Music label EMI looking to slash RIAA, IFPI funding

“British music industry major EMI wants to cut its funding to the industry’s trade bodies, a source familiar with the situation told Reuters on Wednesday, which could deal a blow to the fight against music piracy,” Kate Holton reports for Reuters.

“The source said EMI, which was recently taken over by private equity group Terra Firma, was looking at ways to ‘substantially’ reduce the amount it pays trade groups,” Holton reports.

“The groups, the International Federation of the Phonographic Industry (IFPI), the Recording Industry Association of America (RIAA) and other national associations, represent music companies and the fight against illegal piracy,” Holton reports.

“Analysts at UBS said any move to reduce the funding to trade bodies could hamper the industry’s efforts to fight piracy and protect music copyright,” Holton reports.

Full article here.

[Thanks to MacDailyNews Reader “RadDoc” for the heads up.]

DRM is dead. EMI was out front with Apple on this, but even they can do better. Music labels should encourage musicians to make good music and sell it DRM-free at high-quality bitrates everywhere they can. That’s what we’d do – of course, we’re not 68-year-old, out-of-touch, technophobic music moguls who futilely long for “the good old days” or greedy music producers who lack basic business sense and seem only to want to screw music fans. The music business would make more money our way than by trying fruitlessly to place limits on everything which only drives more potential customers to piracy.

45 Comments

  1. Ooooh, “Teflon” . . .

    Not enough bran in your breakfast cereal today, huh? Why not eat a very large bowl of prunes and go back to your mama’s basement to relieve yourself?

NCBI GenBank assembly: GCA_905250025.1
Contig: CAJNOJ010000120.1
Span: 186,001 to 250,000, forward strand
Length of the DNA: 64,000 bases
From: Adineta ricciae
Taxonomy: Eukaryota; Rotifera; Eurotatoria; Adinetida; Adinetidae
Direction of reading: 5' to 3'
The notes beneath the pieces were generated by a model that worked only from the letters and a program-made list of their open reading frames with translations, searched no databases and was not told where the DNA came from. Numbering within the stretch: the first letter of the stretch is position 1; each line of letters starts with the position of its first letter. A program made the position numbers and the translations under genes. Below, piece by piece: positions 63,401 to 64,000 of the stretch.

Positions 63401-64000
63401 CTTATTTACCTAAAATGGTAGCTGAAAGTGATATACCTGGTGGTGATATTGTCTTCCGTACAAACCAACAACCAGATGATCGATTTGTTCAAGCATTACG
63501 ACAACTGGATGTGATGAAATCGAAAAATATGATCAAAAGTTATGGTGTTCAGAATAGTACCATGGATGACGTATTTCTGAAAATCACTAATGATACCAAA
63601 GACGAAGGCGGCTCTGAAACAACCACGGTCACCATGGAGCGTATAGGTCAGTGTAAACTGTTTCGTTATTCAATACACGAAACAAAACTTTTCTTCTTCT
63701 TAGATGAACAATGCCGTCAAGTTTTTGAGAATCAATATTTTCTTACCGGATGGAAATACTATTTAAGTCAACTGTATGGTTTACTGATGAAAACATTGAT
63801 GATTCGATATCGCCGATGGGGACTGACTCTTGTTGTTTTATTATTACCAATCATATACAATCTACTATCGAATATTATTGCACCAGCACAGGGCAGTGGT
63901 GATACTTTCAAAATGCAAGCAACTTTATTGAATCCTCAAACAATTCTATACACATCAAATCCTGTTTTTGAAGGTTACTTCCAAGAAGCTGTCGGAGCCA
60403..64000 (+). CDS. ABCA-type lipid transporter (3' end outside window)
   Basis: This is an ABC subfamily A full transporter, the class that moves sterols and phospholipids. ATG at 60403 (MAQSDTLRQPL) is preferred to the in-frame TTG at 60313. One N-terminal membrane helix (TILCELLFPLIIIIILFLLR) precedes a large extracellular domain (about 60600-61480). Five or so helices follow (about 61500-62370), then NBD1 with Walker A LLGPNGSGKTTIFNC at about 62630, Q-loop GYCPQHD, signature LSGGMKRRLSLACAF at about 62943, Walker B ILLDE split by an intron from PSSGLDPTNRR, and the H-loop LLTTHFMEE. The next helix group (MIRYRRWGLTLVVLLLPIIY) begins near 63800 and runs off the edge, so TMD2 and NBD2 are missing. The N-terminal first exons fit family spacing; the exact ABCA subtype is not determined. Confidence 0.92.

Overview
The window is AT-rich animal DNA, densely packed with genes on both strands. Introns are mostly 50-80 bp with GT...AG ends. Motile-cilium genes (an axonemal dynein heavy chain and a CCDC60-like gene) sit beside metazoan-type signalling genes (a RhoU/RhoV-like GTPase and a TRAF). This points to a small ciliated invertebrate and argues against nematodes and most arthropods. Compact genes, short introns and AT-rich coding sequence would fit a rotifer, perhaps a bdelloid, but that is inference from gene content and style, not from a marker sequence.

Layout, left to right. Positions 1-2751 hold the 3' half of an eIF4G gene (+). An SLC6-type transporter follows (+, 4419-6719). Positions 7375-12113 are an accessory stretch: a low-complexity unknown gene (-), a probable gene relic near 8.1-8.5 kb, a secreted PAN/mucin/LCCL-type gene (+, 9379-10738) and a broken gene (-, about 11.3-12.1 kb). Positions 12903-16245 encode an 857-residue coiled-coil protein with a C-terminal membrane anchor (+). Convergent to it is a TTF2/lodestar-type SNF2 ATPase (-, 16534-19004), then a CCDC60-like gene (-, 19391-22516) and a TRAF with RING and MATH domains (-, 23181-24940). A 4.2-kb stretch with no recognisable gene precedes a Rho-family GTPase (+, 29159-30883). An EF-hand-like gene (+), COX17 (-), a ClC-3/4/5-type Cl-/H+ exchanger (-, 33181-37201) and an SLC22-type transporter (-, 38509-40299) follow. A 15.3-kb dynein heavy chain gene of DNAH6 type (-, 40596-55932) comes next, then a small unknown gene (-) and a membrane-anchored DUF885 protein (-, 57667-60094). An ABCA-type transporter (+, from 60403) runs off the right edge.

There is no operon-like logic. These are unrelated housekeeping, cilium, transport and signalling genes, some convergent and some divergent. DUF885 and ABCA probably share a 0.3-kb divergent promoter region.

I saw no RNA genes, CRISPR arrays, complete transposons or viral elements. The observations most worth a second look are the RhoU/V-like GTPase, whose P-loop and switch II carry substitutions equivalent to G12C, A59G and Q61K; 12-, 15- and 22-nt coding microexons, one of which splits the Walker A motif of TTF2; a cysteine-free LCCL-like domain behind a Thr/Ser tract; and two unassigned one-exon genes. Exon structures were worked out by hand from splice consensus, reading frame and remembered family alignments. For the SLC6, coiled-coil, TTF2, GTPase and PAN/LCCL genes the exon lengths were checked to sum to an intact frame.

Most of us adult wage-earners like MDN just the way it is . . . or we wouldn’t be coming here in the first place. So, get out your big tube of zit cream and do your best to become part of the mainstream human race again, OK?

    Good.

  2. Teflon (aka Jermaine Dupri or Doug Morris),

    If MacDailyNews isn’t a business consulting firm, they should be, for the music business, at least. Their advice is perfect and it’s also how the music business will end up operating anyway whether they go into it voluntarily or not.

  3. Teflon:

    Fair suck of the sauce, MDN were only offering an opinion, which is all we do down the bottom here too.

    The problem with piracy is that it has become easily available, quickly, with high quality (despite Hollywood telling you otherwise) and obviously cheaply. You can’t beat those who steal – you never could. But I think EMI are seeing the ‘trade associations’ alienating even the paying customers and EMI are paying for this.

    Cool EMI – I hope you sign even more bands as a result.

  4. “Digital Rights” should still be “Managed.” But the music industry needs to move away from putting technical barriers in the way of customers using its product. Imprinting sold media files with identification information about the purchaser (and making it known to the customer that such information is there) will discourage abusive “sharing.” The iTunes Store does that now with its protected and “DRM-free” files.

    Honest customer will not be restricted in any way from using the files for their personal enjoyment. Companies selling players and digital media will not need to invest resources to create and maintain those elaborate “barriers.” It would be a win-win-win for the music creators (more sales), music consumers (more freedom), and music product vendors (less overhead). It would also end music-rental schemes, since by definition, they require those technical barriers.

    Then again, Apple’s DRM system is pretty much invisible as long as your media player is an iPod. So the music “cartel” can take its sweet time coming to their collective senses, as far as I’m concerned.

  5. Asshat writing as ChrissyTwo.

    We know who pays you to astroturf here. We know ChrissyOne is real and Zune Tang is not.

    If you do not take this site seriously, why are you posting here? Obviously it’s because the entity that pays you takes this site very seriously.

    Rock on MDN.

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